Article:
Which Refiner Is Right for You?

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U.S. Refiners enjoyed a profitable run during 2011-2012. Pipeline bottlenecks forced the price of West Texas Intermediate crude well below the price of Brent crude. This led to enviable spreads between the price of crude and the prices of refined products. As the bottlenecks resolved, West Texas Intermediate rose in price, spreads dropped and refinery earnings went with them.

Enviable spreads may be returning. Light sweet oil production in the U.S. threatens to exceed refinery capacity. Since the U.S. cannot export crude oil by law, this excess of crude oil could cause prices to drop. . Improved rail and barge transport of oil to East Coast refiners should displace more expensive African light sweet crude. Let's look at three refiners that should benefit from declining crude oil prices.

Big is beautiful
With an enterprise value of $37.1 billion, Phillips 66 clearly is the biggest of the three refiners reviewed here. The company is the product of the 2012 breakup of ConocoPhillips, which separated its midstream operations into Phillips 66 and its upstream operations into ConocoPhillips. Soon after its creation, Phillips 66 stock peaked at $70 a share only to more recently retreat to $59 a share. It currently pays a dividend of 2.6%

Even though recent quarterly earnings were below those of a year ago, Phillips announced a 25% increase in its dividend, continuation of a $3 billion stock buyback, and reduction of its debt. Perhaps more exciting for investors, Phillips 66 seeks to have its non-refinery operations contribute disproportionately more income in the coming years. The growth of natural gas liquids, petrochemicals, and crude oil transport all could drive future revenues for the company.

One bad quarter, a buying opportunity?
This past quarter, Calumet Specialty Products Partners earnings disappointed, and the stock suffered accordingly. Specifically, the stock dropped from a recent high of $36 a share to less than $28 a share. The main culprit: a planned 45-day shutdown/turnaround of its Superior, Wisconsin refinery, the company's second largest. This was responsible for roughly $26 million in extra expense and represented roughly 40% of the net income decline from the previous year.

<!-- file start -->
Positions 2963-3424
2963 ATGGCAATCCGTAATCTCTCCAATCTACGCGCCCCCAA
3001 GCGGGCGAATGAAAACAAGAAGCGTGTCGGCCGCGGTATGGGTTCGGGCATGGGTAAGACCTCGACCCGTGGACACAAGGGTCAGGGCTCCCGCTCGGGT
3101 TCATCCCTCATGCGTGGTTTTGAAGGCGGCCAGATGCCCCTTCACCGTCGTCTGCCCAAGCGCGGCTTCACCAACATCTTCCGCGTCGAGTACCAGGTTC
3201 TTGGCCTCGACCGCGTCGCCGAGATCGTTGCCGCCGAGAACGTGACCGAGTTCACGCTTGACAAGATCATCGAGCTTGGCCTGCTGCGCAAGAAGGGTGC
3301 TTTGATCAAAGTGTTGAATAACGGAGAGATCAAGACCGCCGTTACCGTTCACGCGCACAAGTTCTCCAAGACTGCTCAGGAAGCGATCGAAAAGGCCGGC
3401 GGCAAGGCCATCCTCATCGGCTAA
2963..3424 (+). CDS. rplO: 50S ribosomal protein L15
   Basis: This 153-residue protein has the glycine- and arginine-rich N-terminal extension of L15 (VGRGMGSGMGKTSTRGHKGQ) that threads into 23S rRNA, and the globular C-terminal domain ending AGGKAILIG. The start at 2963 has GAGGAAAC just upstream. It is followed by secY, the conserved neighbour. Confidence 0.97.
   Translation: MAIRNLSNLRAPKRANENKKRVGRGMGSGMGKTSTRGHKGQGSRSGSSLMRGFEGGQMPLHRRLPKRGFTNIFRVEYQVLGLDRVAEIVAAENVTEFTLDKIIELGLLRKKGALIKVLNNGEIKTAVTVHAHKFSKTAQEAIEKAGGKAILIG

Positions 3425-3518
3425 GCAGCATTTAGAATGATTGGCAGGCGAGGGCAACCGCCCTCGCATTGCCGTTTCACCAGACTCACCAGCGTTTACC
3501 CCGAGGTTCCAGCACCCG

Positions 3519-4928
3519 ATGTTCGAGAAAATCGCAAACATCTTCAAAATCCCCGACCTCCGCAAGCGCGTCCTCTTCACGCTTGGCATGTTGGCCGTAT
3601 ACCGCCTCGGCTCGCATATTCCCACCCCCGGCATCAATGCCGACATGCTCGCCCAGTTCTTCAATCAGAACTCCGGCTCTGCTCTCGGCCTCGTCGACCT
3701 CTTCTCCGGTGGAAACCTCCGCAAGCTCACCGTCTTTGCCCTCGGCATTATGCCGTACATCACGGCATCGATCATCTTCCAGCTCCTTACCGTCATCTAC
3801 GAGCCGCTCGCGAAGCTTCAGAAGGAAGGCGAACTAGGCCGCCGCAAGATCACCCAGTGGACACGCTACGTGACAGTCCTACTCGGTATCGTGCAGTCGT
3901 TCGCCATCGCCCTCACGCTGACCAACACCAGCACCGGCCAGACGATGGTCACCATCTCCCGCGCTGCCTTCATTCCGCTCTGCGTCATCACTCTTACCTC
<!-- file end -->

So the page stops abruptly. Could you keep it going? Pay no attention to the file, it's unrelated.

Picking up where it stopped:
Despite this income drop, the company raised its distribution by half a cent, apologetically, and implied richer increases in the future. Calumet believes going forward, its increased crude oil expenses can be passed on to customers. If the price of West Texas Intermediate falls significantly, that's another boost to earnings.

What will drive future earnings? First, its Royal Purple division enjoys increasing revenues. Revenue gains should continue as Wal-Mart recently approved Royal Purple as a vendor. Second, Calumet recently announced the acquisition of midstream assets from Murphy Oil, which will allow Calumet to buy more oil directly from producers, thus reducing costs. In an email, the company would not quantify the impact of either the acquisition or the Wal-Mart deal but viewed each as "a clear positive for the business." Third, the Superior refinery is back online and will resume its earnings contributions.

 A 22% dividend? For real?
Generous dividends appeal to investors, but when a company pays over 22%, one proceeds carefully. That dividend is high for a reason. In the case of Alon Energy Partners I suspect the dividend is high because it's uncertain. The company was formed in 2012 as a spinoff of Alon Energy USA. The company operates one refinery in Big Springs, Texas and a network of wholesale and retail fuel businesses. To date, Alon Partners paid three quarterly dividends, ranging from $0.57 to $1.48 with no trend.

How does Alon make its money? It locates its refinery in the middle of the Permian Basin, favors cheaper sour oil produced in the Permian, and sells its refined fuels to physically integrated wholesale and retail businesses. Specifically, by using West Texas Sour, Alon currently saves over $5 a barrel in crude costs. This helped Alon generate $18.8 per barrel in free cash flow in the second quarter of 2013.

Perhaps the biggest threat to the dividend is the company's one refinery. Not that there's anything wrong with it, but refineries do need downtime for maintenance and as happened with Calumet, downtime means reduced earnings. When your company operates one refinery, the impact of maintenance is all the greater. Its wholesale and retail operations will soften the financial blow, but still, Alon hinges on its Big Springs refinery.

Final Foolish thoughts
Each of these companies has its appeal. Phillips 66 offers a modest but growing dividend and the safety of a large company. Alon offers a whopper dividend but the risk of relying on one refinery. Calumet offers a bigger dividend than Phillips 66, but more security than Alon. A mix of the three might prove best. As the chart below shows, 100 shares of each stock generates an average of $2.39 for an effective yield of 11.5%.



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Perhaps the best solution is to spread the risk around.  

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The article Which Refiner Is Right for You? originally appeared on Fool.com.

Robert Zimmerman owns shares of Calumet Specialty Products Partners, L.P and Phillips 66. The Motley Fool has no position in any of the stocks mentioned. Try any of our Foolish newsletter services free for 30 days. We Fools may not all hold the same opinions, but we all believe that considering a diverse range of insights makes us better investors. The Motley Fool has a disclosure policy.

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